Hardware vs. Software Encryption | Ontrack Blog

Monday, August 24, 2020 by Sam Wiltshire


Encryption is an incredibly important tool for keeping your data safe. When your files are encrypted, they are completely unreadable without the correct encryption key.  If someone steals your encrypted files, they won’t be able to do anything with them.

There are two types of encryption: hardware and software.  Both offer different advantages. So, what are these methods and why do they matter?

Software Encryption

As the name implies, software encryption uses software tools to encrypt your data. Some examples of these tools include the BitLocker drive encryption feature of Microsoft® Windows® and the 1Password password manager. Both use encryption tools to protect information on your PC, smartphone, or tablet.

Software encryption typically relies on a password; give the right password, and your files will be decrypted, otherwise they remain locked. With encryption enabled, it is passed through a special algorithm that scrambles your data as it is written to disk. The same software then unscrambles data as it is read from the disk for an authenticated user.


Software encryption is typically quite cheap to implement, making it very popular with developers. In addition, software-based encryption routines do not require any additional hardware.


Software encryption is only as secure as the rest of your computer or smartphone. If a hacker can crack your password, the encryption is immediately undone.

Software encryption tools also share the processing resources of your computer, which can cause the entire machine to slow down as data is encrypted/decrypted. You will also find that opening and closing encrypted files is much slower than normal because the process is relatively resource intensive, particularly for higher levels of encryption.

Hardware encryption At the heart of hardware encryption is a separate processor dedicated to the task of authentication and encryption. Hardware encryption is increasingly common on mobile devices. The TouchID fingerprint scanner on Apple® iPhones® is a good example.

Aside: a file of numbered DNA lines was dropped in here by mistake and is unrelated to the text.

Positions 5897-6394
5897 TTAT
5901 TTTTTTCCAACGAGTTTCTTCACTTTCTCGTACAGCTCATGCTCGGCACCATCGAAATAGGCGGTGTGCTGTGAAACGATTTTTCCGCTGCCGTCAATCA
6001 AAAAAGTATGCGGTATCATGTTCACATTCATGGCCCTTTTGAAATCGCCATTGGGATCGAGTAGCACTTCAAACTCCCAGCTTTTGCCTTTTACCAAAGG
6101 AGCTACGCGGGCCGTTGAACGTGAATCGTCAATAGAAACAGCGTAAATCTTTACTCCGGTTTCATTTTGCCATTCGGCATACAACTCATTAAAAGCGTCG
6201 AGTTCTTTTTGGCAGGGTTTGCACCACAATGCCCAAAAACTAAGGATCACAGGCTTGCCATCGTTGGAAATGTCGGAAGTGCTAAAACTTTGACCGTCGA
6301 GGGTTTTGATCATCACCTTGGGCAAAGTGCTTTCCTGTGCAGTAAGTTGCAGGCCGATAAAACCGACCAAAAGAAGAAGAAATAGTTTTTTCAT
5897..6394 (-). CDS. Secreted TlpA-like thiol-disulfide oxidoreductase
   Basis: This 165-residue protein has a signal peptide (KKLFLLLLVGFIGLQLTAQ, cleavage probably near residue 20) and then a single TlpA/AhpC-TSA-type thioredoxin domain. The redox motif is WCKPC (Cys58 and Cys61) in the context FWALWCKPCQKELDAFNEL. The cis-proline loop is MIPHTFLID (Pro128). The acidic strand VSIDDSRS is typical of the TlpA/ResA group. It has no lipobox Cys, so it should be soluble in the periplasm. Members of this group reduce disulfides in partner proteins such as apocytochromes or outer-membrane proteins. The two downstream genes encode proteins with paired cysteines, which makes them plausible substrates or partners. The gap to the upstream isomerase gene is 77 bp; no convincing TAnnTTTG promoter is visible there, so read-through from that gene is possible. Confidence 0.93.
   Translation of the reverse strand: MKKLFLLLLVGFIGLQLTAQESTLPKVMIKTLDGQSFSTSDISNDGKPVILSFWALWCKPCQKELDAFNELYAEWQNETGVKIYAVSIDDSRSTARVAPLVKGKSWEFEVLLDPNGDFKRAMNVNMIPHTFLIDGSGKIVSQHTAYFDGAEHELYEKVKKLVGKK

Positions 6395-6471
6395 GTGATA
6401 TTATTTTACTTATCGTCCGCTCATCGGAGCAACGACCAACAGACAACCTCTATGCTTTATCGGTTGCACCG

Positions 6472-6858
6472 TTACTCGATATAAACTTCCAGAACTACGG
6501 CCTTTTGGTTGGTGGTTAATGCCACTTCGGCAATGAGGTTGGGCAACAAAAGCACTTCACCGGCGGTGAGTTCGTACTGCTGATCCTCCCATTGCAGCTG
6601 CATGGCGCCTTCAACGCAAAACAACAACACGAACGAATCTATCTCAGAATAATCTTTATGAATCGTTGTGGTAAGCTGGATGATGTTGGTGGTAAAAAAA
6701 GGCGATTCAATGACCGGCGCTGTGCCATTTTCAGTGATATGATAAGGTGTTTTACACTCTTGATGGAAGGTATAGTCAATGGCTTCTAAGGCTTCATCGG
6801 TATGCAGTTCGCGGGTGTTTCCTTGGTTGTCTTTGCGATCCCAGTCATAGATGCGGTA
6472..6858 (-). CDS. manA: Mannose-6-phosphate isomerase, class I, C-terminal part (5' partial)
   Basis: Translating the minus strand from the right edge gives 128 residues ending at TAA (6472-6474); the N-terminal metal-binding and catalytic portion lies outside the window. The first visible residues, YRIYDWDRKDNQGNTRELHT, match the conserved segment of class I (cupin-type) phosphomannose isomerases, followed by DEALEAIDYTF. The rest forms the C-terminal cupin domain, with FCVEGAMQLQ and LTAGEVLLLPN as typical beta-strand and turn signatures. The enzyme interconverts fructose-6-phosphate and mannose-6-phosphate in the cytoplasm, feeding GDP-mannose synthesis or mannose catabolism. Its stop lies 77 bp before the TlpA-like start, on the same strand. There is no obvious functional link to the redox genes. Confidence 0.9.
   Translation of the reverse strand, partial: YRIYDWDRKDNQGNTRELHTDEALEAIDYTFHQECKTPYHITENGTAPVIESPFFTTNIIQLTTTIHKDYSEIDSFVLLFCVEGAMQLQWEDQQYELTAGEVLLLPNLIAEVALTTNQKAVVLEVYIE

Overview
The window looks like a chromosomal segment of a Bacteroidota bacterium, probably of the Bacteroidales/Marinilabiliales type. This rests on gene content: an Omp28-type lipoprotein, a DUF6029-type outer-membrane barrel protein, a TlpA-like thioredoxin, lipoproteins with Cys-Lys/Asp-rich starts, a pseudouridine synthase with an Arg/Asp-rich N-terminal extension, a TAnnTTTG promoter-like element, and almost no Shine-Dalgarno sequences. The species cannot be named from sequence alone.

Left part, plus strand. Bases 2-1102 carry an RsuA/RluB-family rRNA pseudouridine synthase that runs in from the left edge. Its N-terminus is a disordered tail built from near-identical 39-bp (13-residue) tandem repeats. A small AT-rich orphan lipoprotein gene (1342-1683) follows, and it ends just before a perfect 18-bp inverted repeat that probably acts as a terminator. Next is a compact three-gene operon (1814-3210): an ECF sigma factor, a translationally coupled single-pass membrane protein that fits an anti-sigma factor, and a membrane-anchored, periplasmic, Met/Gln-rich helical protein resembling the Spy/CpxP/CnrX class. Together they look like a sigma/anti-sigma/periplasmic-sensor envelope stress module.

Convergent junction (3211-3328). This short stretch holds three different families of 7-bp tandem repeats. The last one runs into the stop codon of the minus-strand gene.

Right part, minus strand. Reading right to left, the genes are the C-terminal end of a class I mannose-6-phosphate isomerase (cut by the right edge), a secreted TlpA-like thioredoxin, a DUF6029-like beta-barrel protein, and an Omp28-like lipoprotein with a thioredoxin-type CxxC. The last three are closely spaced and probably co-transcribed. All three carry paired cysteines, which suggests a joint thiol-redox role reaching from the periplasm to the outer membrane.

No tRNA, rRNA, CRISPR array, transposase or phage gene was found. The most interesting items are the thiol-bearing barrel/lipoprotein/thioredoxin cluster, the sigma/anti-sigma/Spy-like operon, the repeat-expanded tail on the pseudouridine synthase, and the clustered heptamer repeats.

The technology still relies on a special key to encrypt and decrypt data, but this is randomly generated by the encryption processor. Often times, hardware encryption devices replace traditional passwords with biometric logons (like fingerprints) or a PIN number that is entered on an attached keypad.


Hardware encryption is safer than software encryption because the encryption process is separate from the rest of the machine. This makes it much harder to intercept or break.

The use of a dedicated processor also relieves the burden on the rest of your device, making the encryption and decryption process much faster.


Typically, hardware-based encrypted storage is much more expensive than a software tool. For instance, BitLocker is included for free with all new versions of Microsoft Windows, but an encrypted USB thumb drive is quite expensive, especially when compared to an unencrypted alternative.

If the hardware decryption processor fails, it becomes extremely hard to access your information.

The Data Recovery Challenge

Encrypted data is a challenge to recover. Even by recovering the raw sectors from a failed drive, it is still encrypted, which means it is still unreadable. Some software encryption systems, like BitLocker, have built-in recovery mechanisms, but you must set up your recovery options in advance.

Hardware encrypted devices don’t typically have these additional recovery options. Many have a design to prevent decryption in the event of a component failure, stopping hackers from disassembling them.

The fastest and most effective way to deal with data loss on an encrypted device is to ensure you have a complete backup stored somewhere safe. For your PC, this may mean copying data to another encrypted device. For other devices, like your smartphone, backing up to the Cloud provides a quick and simple economy copy that you can restore from. As an added bonus, most Cloud services now encrypt their users’ data too. Apple® utilizes Cloud storage, but if you don't set it up before a failure of your device, you can take advantage of Apple recovery offered by many data recovery businesses.

What to do if You Have a Problem

In the event that you don’t have a current backup, you will need to seek professional assistance. Our engineers can provide advice and guidance, but depending on the complexity of the encryption algorithm used, they may not be able to guarantee successful recovery. From here, you send in the entire computer as there may be hardware components not within the hard drive itself, but that are critical to decrypting the data.

If you are having problems with an encrypted device, and would like to discuss your options, please get in touch with one of our experts.